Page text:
After dinner, we strolled around the block, covering our heads with umbrellas from the light rain, to Jubilee Community Church and set up a little table with “Everything Must Change – Charlotte” info before the concert. We got a chance to speak with Brian briefly, as well as Mike and Alma Johnson, who came up from South Carolina for the show as well. (It was great to see them again—the last time was back in September when we all had lunch with Brian in Asheville.)
The only disappointment from the whole evening was that David Wilcox did not play more of his own amazing back catalog of material. Instead he acted more as an M.C., completely content (in fact, giddy with regular outbursts of squeeling laughter!) to listen and lead Carrie Newcomer and Brian McLaren through their songs and stories around faith and art. (For those wondering, Brian only spoke, he did not perform any of his own music.) Surprisingly, however, Wilcox started off the night performing not one of his own myriad of tunes but one of Brian’s songs instead—“Atheist”! (I must confess, I really enjoyed the Wilcox version moreso than the original.) At the end of “Atheist,” Brian declared, “I’ve already gotten my money’s worth!”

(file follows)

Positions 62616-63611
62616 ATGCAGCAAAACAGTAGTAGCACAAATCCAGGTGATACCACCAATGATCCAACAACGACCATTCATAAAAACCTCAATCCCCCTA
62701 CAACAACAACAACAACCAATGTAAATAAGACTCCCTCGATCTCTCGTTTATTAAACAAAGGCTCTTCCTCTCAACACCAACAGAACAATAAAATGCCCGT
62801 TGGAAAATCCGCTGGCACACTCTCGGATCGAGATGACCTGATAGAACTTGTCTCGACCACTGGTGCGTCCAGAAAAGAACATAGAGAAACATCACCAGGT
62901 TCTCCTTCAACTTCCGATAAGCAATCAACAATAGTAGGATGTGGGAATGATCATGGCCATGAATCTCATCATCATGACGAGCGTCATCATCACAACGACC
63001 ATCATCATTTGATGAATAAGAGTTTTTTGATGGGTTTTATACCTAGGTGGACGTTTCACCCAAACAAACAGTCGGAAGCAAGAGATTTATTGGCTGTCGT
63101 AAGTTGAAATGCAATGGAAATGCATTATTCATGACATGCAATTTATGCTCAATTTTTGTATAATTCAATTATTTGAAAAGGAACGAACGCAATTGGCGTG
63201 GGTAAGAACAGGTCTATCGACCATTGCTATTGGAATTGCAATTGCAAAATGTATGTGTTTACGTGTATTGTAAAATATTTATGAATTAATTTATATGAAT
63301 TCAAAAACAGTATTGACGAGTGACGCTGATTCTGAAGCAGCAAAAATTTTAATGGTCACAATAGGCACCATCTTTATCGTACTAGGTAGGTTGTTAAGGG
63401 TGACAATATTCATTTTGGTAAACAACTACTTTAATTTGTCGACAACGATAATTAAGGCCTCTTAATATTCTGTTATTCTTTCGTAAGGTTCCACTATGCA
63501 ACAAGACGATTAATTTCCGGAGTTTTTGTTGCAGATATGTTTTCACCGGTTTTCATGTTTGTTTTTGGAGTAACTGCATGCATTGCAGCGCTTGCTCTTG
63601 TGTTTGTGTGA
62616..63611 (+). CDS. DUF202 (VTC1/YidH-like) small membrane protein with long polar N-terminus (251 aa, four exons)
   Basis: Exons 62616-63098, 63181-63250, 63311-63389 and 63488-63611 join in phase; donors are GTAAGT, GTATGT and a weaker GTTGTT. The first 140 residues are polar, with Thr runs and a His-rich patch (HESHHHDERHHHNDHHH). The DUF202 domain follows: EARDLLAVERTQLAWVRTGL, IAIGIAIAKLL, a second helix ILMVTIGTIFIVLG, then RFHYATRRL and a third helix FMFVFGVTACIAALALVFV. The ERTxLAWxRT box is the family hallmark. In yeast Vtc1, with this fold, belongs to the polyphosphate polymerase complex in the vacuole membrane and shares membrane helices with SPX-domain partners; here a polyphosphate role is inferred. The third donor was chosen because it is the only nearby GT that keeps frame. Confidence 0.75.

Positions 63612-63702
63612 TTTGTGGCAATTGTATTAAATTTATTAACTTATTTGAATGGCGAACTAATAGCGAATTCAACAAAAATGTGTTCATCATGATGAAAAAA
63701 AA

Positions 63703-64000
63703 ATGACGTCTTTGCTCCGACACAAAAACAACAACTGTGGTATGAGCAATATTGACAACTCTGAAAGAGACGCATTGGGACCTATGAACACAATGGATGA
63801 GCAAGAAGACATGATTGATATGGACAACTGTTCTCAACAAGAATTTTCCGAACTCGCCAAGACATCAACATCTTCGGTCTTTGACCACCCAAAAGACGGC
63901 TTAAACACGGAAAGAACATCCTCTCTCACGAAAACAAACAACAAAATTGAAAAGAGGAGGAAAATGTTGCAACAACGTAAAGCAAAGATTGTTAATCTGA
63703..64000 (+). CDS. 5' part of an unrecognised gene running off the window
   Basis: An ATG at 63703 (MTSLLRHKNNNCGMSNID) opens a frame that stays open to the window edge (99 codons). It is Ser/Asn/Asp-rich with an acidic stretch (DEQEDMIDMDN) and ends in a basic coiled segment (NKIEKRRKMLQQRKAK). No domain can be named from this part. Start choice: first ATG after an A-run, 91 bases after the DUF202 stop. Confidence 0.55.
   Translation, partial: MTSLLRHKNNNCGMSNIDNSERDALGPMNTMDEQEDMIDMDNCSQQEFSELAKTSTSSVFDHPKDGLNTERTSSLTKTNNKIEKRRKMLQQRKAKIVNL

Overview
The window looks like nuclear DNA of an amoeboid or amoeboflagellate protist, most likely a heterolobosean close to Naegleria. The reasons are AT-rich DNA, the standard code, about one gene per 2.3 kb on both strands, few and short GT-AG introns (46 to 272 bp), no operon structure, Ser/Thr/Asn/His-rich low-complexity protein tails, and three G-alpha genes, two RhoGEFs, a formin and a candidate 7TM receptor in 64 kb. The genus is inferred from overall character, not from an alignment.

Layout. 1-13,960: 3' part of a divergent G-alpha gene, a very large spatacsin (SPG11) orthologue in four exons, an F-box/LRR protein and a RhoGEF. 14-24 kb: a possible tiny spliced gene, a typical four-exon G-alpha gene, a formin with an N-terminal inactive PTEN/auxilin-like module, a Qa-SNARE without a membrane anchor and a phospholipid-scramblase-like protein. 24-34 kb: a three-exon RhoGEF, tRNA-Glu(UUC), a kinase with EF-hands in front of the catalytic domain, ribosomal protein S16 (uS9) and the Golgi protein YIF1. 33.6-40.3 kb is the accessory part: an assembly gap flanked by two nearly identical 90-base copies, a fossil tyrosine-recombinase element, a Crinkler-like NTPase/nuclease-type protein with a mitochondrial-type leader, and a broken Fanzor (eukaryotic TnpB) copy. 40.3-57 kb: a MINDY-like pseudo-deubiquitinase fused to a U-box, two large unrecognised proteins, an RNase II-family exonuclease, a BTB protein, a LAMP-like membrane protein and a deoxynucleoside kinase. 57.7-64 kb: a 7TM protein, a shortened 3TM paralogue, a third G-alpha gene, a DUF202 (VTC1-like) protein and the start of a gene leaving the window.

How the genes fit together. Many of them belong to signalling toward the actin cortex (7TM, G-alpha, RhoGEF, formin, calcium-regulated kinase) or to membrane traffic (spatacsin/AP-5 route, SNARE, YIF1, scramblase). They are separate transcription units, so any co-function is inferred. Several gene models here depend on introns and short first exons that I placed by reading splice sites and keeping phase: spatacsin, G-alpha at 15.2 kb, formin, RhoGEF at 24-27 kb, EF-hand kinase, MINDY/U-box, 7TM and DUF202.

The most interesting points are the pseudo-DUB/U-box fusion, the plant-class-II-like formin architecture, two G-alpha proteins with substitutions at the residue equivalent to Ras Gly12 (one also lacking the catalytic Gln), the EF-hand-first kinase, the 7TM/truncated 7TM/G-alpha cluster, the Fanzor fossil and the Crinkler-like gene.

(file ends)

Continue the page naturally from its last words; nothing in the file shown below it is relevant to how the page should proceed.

Brian shared during one break about the scientific fact that all of the molecules in the human body turn over (or are replaced) every three years or so, which means that “we” (our physical selves) are really a pattern and that when we begin to see/acknowledge that pattern then life begins to look like a sentence and we can begin to hear God’s voice behind those words. Brian also shared stories and observations from Brennan Manning, Peter Rollins, Rene Padilla, and Bruce Springsteen.
Carrie Newcomer gained at least two new fans with her beautiful songwriting and humorous stories. Apparently she was performing at a “Peace and Justice” rally in Kentucky one time, and she was accosted by protesters (as Brian quipped, “Don’t Give Peace a Chance!”) who shouted at her through a megaphone, calling her “the whore of Babylon”! She noted, “Here, I thought I was just a struggling folk singer. I thought, ‘Things must be looking up!'”